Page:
We would also point out that in consequence of the large number of houses which are being erected, and the rapid increase of population, the runs are much too large to be worked with the present number of hands, therefore the necessity of a revision of the various runs, and an increase of hands, so as to make the work a little less laborious must be obvious, and will, we hope, receive early attention. The present system, or rather the want of system, which now obtains of our having to- initial up letters, and wait on mail in the mornings, especially the mail from South Brisbane, which usually arrives about 8.30 a.m. (and which often contains hundreds of letters, circulars, &o.. from auctioneers, building societies, and other public bodies), the time when we are supposed to leave the office, for our first deliveries, is extremely inconvenient and objectionable, and should be so altered as to afford us sufficient time previous to that hour to have our letters and papers properly sorted before leaving, thus enabling us to reach the public in a reasonable time, whereas now we are unable to do so with any degree of comfort, for the reasons stated above, and being thus detained through no fault of our own, we are often most unreasonably, and also in the most disagreeable manner, remonstrated with for being late.
We would venture to hope that some remedy may be speedily applied to put an end to this state of things, which leads to a good deal of friction and unpleasantness, which should not exist in any department of the State.
Moreover, the present practice of shifting us from run to run, and not infrequently when we have our letters, &o:, sorted, and are just on the point of departure from the office to commence our deliveries, is exceedingly disagreeable to us and very inconvenient to the public; because, we contend that to send us to deliver letters into strange districts with which we are unacquainted; and where the houses are not numbered; (especially on English mail days), is not only manifestly unfair, not to say unjust to us, but it is a source of great inconvenience and annoyance to the public in those districts. We trust, therefore, that some change will shortly be made in this direction.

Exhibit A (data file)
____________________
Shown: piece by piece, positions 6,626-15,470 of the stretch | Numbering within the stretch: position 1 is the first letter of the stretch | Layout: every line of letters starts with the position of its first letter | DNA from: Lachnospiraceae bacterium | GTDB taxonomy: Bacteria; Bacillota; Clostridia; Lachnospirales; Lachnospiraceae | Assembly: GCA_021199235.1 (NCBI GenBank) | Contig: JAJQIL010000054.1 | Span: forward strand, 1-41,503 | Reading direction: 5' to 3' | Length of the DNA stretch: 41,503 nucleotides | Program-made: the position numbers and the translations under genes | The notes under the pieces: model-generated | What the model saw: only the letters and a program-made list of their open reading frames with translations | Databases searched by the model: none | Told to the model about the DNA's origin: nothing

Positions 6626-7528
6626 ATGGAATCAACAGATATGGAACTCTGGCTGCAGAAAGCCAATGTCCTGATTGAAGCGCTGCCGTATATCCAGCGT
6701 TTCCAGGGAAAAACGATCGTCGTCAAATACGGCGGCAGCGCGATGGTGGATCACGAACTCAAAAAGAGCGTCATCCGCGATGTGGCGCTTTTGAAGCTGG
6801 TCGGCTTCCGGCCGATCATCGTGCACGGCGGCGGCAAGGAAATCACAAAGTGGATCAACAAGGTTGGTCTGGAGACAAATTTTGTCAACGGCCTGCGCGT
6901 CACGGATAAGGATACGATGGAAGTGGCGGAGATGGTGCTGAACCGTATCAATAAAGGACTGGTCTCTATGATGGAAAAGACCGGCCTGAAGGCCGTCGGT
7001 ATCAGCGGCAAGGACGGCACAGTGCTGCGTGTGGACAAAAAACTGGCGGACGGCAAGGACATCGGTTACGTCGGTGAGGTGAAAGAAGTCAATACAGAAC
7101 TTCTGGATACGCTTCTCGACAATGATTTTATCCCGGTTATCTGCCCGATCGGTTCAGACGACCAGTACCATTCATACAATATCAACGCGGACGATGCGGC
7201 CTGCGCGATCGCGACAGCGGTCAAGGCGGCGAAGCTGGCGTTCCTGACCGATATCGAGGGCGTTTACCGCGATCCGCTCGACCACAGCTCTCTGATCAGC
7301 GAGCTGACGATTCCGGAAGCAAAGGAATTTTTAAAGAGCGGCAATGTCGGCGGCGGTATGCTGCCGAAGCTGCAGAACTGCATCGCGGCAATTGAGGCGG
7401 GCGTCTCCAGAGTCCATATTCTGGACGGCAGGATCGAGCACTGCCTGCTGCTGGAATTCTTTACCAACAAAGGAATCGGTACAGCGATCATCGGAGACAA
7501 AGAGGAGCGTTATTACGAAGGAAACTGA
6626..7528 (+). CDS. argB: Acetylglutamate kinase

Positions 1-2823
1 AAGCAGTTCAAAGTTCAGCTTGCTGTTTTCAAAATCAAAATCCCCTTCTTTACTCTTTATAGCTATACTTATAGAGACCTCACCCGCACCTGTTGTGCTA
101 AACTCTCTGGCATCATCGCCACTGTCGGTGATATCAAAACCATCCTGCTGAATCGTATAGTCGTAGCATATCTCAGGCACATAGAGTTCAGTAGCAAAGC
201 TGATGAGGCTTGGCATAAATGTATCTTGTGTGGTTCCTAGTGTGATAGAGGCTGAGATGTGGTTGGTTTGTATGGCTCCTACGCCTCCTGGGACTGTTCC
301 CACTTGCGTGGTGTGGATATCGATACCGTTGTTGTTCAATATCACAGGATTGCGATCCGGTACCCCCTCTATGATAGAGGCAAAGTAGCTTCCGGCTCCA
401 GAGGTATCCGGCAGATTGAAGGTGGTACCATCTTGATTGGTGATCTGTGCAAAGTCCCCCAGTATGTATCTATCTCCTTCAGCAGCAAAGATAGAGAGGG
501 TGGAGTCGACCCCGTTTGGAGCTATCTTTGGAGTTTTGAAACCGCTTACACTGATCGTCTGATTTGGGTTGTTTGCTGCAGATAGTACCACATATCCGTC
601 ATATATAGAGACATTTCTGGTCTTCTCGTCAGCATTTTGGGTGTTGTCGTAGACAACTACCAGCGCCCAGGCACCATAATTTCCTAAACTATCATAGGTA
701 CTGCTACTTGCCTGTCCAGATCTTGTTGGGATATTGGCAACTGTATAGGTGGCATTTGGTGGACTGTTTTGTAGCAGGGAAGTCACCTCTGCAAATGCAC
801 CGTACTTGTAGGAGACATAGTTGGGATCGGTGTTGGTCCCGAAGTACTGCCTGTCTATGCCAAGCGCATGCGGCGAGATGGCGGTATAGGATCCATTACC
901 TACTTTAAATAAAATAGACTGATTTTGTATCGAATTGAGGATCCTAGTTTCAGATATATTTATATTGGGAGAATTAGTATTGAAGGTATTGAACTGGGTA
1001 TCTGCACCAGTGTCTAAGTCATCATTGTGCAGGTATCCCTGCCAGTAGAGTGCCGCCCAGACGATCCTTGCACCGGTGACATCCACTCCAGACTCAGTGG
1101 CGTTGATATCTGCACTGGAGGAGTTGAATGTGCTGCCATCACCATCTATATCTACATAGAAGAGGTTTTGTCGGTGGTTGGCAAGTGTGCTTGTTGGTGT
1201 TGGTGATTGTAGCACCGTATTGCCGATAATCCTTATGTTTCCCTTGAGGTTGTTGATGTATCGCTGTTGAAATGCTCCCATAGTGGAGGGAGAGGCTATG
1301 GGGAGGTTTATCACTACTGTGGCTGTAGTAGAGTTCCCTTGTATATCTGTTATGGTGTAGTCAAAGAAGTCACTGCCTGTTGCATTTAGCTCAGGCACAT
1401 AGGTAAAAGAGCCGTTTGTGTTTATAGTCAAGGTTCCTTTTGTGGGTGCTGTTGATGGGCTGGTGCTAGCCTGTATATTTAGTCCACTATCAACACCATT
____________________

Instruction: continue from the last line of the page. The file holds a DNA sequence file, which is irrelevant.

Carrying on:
We would also venture to suggest that the Government be urged (if such be required) to pass a law compelling owners of properties to have their houses and vacant allotments duly numbered, so as to prevent mistakes being made in the delivery of letters.
We would further request that in future when new hands are being engaged, and when we are removed to strange runs, that they, or we, be accompanied for a abort time at first by some person acquainted with the districts in which we are to be employed.
The light of the room in which we have to do our sorting is very defective, and many' mistakes occur by the misplacing of letters in consequence, besides it is very injurious to the eyesight. We trust that steps will be speedily taken to remedy this, defect.
We would further request that on national holidays we be allowed the whole of the day instead of the half day which we have at present, a privilege which is enjoyed by most of the Civil Servants, and by almost all other classes of the community- ; besides, if this concession were made to us, it would be very little inconvenience the public, especially those in business, most of whom live off the premises in any case, while many of the others are seldom at home during those days, therefore numbers of the letters which are taken out for delivery on those days are returned to the office undelivered. Thus unnecessary, and in some cases double duties are imposed on us without conferring any corresponding advantage on the public.